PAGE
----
The following comes from a Jan. 24 story in the L.A. Times.
When the California Supreme Court voted last week to prohibit state judges from belonging to nonprofit youth organizations that practice discrimination, Julia Kelety was not surprised.
The issue, which had been roiling through the legal community for the last year, had triggered vigorous debate, giving Kelety, a Superior Court judge in San Diego County, time to prepare.
Committee chair for Boy Scout Troop 24, she has already begun to consider a successor before she begins dialing back her commitment to the 30 boys in her troop.
Although the court’s unanimous decision did not explicitly mention the Boy Scouts of America, there was little doubt that it was the intended target. The organization, which lifted its ban on openly gay boys younger than 18, still prohibits gay and lesbian adults from serving as staff or voluntary leaders.
“My hope is that the Boy Scouts will change its policy before the new rule is implemented next January,” Kelety said, “but whether they will be able to do it in a year, I don’t know. The organization relies on support from significant religious groups who have issues with gay leaders.”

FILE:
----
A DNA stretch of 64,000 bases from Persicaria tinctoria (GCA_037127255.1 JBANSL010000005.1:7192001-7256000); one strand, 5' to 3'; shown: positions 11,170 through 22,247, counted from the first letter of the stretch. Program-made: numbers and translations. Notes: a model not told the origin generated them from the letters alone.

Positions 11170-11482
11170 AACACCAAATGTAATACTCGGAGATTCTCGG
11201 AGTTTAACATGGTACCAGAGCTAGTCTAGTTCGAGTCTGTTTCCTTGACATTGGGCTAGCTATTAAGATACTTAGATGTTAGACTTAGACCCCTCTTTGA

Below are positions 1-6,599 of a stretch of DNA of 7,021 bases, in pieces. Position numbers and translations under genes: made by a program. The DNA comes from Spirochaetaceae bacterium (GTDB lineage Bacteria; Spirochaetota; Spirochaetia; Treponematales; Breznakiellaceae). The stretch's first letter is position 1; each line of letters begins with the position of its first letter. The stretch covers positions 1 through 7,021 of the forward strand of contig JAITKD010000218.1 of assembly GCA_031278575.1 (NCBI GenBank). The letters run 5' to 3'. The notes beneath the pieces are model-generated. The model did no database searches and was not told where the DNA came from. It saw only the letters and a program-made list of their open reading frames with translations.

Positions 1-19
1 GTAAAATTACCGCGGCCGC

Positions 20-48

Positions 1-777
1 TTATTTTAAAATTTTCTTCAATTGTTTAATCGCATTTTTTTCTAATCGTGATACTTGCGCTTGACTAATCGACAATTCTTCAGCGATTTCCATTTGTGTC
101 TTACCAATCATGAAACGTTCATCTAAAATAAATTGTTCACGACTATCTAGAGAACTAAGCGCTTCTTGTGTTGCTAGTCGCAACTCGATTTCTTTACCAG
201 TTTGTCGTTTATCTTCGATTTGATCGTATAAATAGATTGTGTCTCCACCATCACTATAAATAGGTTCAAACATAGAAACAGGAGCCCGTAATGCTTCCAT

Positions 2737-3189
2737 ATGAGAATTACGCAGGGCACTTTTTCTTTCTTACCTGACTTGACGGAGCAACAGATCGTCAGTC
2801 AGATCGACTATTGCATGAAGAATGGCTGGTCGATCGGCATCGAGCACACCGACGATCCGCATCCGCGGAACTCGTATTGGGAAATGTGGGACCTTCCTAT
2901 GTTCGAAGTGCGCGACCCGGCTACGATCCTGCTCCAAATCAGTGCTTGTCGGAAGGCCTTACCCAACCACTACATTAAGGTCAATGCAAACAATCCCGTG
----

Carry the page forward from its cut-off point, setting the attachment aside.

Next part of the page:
Gerald Uelmen, a law professor at Santa Clara University, believes that the decision will increase the pressure on the Boy Scouts to change their policy.
“I’m proud to see the California Supreme Court following the moral example of the Walt Disney Co.,” Uelmen said, referring to Disney’s decision to cut funding to the Boy Scouts based on Scouting’s policy toward gays.
An advisory committee to the Supreme Court, reviewing judicial ethics, first considered banning judges from positions in Scouting last February. Adopting this action by amending an article — Canon 2C — in the California Code of Judicial Ethics would “promote the integrity of the judiciary,” the committee concluded.
Yet the recommendation was criticized by judges and attorneys, who argued that the measure would unfairly restrict the activities of the state’s judges and was written less on the merits of judicial fairness than out of political correctness.
Barbara Kronlund, a judge in the San Joaquin County Superior Court and the mother of a Scout, wrote to express her concern that the ruling would lead to the “infringement of my right to free exercise of religion as guaranteed by the 1st Amendment….”